• Level 1-B (RCT with narrow confidence intervals) according to the Centre for Evidence-Based Medicine [52]

• Grade-A (Level I evidence – strong recommendation) according to the Grade Practice Recommendations [52]

• Step 1 (Level 1) – random sample survey (Question: How common is the problem?) or Step 2 (Level 2) – randomized trial with dramatic effect (Question: Does this intervention help? (Treatment Benefits)? [53]

The lack of any exercise-related exaggeration, exercise-induced bronchoconstriction, or other exercise-triggered symptom during the two-week period of the study in both groups, most probably is a result of the adequate pharmacotherapy. Due to the limitation of this study, further studies are need addressing the protection effect of the adequate pharmacotherapy over the exercise-induced/triggered symptoms. In addition, for children with different age periods (less than 6 years or more than 11 years) and different eligibility criteria (from the listed above), further studies in these directions are need. Also, it is necessary to study the statistical significance/strength and/or the complementary effect of the separate exercise elements (frequency, duration and/or intensity) in children with different age periods and different asthma variations.

Conclusion

Exercises have a complementary effect over pharmacotherapy in children with allergic asthma.

Acknowledgement

There was no financial support for the conduct of this research and/or preparation of this article - it was completely voluntary (without any formal or informal incomes). There were no financial and personal relationships with other people or organizations that could bias our work. This research did not receive any specific grant from funding agencies in the public, commercial, or not-for-profit sectors.


Figure 1: Results from the spirometry parameter “Forced Expiratory Volume for one second calculated as a percentage of the Actual versus the Predicted value” (“FEV1 % Act/Pred”), recorded before and after the 10-day treatment course from the “standard group” (with/+pharmacotherapy without/- exercises), and from the “Exercise group” (with/+pharmacotherapy and with/+ exercises). The plus-minus error bars (^) represent the standard deviations from the average values.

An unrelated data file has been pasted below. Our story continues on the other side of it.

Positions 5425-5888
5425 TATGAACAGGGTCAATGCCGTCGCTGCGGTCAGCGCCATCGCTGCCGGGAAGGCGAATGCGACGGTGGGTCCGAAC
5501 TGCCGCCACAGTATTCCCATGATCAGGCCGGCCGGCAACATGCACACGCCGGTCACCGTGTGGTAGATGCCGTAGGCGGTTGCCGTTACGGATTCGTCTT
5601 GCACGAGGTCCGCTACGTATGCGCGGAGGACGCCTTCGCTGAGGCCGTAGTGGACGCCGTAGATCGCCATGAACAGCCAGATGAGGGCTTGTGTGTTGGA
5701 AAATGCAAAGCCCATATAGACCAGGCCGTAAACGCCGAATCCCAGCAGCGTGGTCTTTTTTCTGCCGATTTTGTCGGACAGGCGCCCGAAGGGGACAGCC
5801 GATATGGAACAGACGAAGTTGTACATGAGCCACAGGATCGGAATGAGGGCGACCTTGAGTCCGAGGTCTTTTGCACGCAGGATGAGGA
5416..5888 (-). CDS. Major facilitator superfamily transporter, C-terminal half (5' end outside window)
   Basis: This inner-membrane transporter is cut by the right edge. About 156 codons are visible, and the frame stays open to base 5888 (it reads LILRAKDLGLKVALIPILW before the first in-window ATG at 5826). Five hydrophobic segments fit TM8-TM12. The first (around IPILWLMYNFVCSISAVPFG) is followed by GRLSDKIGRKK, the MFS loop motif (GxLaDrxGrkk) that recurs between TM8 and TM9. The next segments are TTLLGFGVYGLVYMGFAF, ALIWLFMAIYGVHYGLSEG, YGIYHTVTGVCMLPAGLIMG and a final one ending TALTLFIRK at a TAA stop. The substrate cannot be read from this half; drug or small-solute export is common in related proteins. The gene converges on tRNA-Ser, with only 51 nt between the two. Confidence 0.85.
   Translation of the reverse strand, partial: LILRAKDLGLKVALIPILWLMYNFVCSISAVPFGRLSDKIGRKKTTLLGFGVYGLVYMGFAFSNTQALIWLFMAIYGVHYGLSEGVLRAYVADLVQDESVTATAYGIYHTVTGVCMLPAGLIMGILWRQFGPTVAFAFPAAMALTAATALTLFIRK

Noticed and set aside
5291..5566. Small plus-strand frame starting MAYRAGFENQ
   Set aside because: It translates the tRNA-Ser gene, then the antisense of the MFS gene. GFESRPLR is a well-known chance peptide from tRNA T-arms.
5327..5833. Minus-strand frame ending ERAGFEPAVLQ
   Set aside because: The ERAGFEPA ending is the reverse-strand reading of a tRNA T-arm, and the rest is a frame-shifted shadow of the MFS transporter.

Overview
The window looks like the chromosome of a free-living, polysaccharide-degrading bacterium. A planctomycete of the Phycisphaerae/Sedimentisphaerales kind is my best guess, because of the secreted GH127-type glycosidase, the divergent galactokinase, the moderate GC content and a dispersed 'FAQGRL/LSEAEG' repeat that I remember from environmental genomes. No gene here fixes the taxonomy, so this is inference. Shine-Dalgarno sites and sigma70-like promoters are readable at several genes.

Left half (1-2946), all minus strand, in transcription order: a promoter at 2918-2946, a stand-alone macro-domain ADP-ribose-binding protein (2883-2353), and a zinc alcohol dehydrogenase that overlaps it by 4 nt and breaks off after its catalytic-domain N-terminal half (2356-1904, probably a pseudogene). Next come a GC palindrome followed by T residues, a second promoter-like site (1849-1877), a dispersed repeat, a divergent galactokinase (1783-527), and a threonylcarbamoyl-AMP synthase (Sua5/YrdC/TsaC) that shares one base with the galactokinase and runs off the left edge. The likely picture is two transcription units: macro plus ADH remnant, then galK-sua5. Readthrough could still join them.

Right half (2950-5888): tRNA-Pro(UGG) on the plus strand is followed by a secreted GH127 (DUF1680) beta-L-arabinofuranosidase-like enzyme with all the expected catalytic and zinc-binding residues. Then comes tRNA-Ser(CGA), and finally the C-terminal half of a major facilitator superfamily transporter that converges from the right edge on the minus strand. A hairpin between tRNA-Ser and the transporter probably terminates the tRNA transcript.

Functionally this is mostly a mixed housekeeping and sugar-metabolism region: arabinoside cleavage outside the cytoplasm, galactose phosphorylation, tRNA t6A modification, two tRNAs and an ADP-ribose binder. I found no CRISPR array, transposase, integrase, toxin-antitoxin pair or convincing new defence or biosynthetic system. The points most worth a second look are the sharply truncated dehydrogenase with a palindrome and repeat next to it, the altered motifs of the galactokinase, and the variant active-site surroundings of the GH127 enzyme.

Figure 2: Results from the spirometry parameter “Forced Expiratory Volume for one second (FEV1) calculated as a percentage of the Actual (Act) versus the Predicted (Pred) value divided by the Forced Vital Capacity (FVC) calculated as a percentage of the Actual (Act) versus the Predicted (Pred) value” (FEV1/FVC % Act/Pred), recorded before and after the 10-day treatment course from the “standard group” (with/+pharmacotherapy without/- exercises), and from the “Exercise group” (with/+pharmacotherapy and with/+ exercises). The plus-minus error bars (^) represent the standard deviations from the average values.


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Citation: Dimitrova V, Perenovska P, Aleksiev AR (2020) Do Exercises have a Complementary Effect Over Pharmacotherapy in Children with Allergic Asthma? Yoga Phys Ther Rehabil 5: 1073. DOI: 10.29011/2577-0756.001073